With 15 years as the Speaker of the California State Assembly and 18 years as the Mayor of San Francisco behind him, Willie Brown, now 80, is focused on the future, and the role that technology will play in shaping our cities. An African American who graduated from a “colored” high school in Texas, he failed at his first college effort, causing his mother to send him to stay with an uncle in San Francisco, a card shark who used Willie as a lookout.
It was the beginning, as they say, of a beautiful friendship, not just with his colorful uncle, but also with the amazing city that he would ultimately help to shape in profound ways. From then to now, Mayor Brown has been fascinated by the dynamics of power and the art of salesmanship, two skills that enabled him to become a highly effective—and sometimes controversial—leader.
Still active in civic affairs, the politician turned media commentator now operates a nonprofit organization to encourage young people to enter public service. He recently came to Qualcomm’s San Diego campus where he was the subject of a fireside chat as part of a two-day conference sponsored by the Smart Cities Council, which focuses on promoting the creation of smart, sustainable cities. He joined us in the garden afterwards for a Q&A.
I imagine you have some strong feelings about the state of innovation in America today. Some point to government regulations that could be obstacles to innovation, and may disadvantage us compared to other countries.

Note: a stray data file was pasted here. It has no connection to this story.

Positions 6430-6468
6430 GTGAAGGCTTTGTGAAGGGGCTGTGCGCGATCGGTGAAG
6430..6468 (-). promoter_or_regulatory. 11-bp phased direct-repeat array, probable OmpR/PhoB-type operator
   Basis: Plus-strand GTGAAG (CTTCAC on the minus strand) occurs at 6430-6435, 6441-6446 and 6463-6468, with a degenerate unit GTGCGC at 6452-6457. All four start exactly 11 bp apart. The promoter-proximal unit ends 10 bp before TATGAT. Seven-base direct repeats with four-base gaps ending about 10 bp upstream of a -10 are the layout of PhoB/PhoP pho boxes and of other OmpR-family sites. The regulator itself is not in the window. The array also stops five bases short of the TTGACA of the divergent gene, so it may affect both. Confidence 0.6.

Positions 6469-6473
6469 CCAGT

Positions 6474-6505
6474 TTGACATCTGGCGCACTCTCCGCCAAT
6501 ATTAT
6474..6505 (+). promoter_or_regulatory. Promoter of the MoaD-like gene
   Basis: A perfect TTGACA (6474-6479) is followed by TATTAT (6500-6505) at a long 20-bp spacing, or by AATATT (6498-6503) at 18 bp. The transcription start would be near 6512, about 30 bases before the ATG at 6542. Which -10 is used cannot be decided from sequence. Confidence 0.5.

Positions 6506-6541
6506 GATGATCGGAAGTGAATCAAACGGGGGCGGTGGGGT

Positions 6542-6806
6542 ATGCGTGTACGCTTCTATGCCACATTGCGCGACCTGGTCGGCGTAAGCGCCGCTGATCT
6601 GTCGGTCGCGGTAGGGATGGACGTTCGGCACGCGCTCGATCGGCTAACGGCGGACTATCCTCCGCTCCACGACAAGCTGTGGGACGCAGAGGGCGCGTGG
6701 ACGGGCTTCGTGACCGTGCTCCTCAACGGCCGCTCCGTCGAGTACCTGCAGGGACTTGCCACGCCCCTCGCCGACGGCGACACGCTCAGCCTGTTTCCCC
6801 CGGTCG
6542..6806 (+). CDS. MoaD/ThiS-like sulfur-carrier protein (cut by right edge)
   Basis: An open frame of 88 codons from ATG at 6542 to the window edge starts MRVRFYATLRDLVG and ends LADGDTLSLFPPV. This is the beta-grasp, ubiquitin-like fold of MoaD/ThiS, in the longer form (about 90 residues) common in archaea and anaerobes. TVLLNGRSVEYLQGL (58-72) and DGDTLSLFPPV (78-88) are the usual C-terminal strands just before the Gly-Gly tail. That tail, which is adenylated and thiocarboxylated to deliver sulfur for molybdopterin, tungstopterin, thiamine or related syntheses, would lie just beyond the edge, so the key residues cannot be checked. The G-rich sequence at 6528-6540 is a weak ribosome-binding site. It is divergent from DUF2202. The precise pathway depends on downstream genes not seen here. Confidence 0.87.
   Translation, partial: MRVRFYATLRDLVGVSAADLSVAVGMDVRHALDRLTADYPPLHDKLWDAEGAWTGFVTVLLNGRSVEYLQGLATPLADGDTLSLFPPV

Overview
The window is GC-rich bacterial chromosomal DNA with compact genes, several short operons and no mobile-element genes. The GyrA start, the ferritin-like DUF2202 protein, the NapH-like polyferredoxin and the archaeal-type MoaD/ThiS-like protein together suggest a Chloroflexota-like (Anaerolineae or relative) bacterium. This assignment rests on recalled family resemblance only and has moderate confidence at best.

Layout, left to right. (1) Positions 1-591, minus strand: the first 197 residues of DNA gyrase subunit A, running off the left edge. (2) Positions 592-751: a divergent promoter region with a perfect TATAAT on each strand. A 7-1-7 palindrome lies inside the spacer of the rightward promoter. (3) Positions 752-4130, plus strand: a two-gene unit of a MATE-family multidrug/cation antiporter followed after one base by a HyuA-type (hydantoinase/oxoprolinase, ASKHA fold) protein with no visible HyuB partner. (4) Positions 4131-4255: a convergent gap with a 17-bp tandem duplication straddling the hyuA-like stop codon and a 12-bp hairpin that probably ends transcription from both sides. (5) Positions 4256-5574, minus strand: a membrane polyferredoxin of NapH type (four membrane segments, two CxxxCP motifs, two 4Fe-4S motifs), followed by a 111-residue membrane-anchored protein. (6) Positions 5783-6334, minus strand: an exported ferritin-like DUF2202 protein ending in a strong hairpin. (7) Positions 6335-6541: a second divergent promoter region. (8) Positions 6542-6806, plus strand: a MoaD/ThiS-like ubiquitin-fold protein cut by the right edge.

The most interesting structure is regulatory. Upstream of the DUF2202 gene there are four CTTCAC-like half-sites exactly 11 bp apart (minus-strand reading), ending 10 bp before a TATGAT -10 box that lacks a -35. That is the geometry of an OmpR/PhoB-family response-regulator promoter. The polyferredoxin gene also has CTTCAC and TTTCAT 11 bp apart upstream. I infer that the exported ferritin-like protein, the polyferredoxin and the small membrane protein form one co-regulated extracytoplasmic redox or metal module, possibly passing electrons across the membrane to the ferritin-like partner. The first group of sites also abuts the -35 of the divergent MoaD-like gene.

Brown: There’s no question. When I became Mayor of San Francisco, I was not burdened with any of the rules and regulations surrounding local government. I came from state government, and we didn’t have all of that nonsense that happens at the local level, which interferes with quality decisions, and with the application of technologies that provide solutions to issues, or ideas about how to make something better.
At the local level, we’re oftentimes burdened with “maintaining yesterday,” rather than being interested in how to improve, and how to really make things work, even if it means abandoning “yesterday.” Innovation requires that. And sometimes there are structures that will not permit you to be that creative. You have to proceed in spite of those structures. And if it proves to be in violation of some rule or regulation—ask them to forgive you.
On Smart transit systems
Is there a particular type of smart cities technology you’re focused on?
Brown: I am particularly interested in transportation. [Brown is currently a member of the Cubic Transportation Systems Strategic Advisory Board.] And I’m interested in land use. Because most people do not fully appreciate how important the land use planning process is to how you move goods, services, and people. Just look at parking places! [laughing]
You can’t have a transportation plan if you can’t put the equipment anywhere once it gets there. And so we have been careful to make sure that in every aspect of our planning and land use, we include a healthy commitment to the concept of transportation. And we also recognize that since the technological changes are so dramatic in the world of transportation, we need to make sure that the infrastructure in the planning and land use process accommodates all these incredible new means for facilitating the movement of people.
Perhaps it’s a [parking] meter process where you really don’t have to use coins anymore, and you can literally use your smartphone to do the metering. You have to have that infrastructure in the land use planning process, in order to take advantage of those really marvelous things that come from the transportation world.
On “crazy” visionaries
Those types of technologies weren’t yet on the radar when you were the Mayor of San Francisco, were they?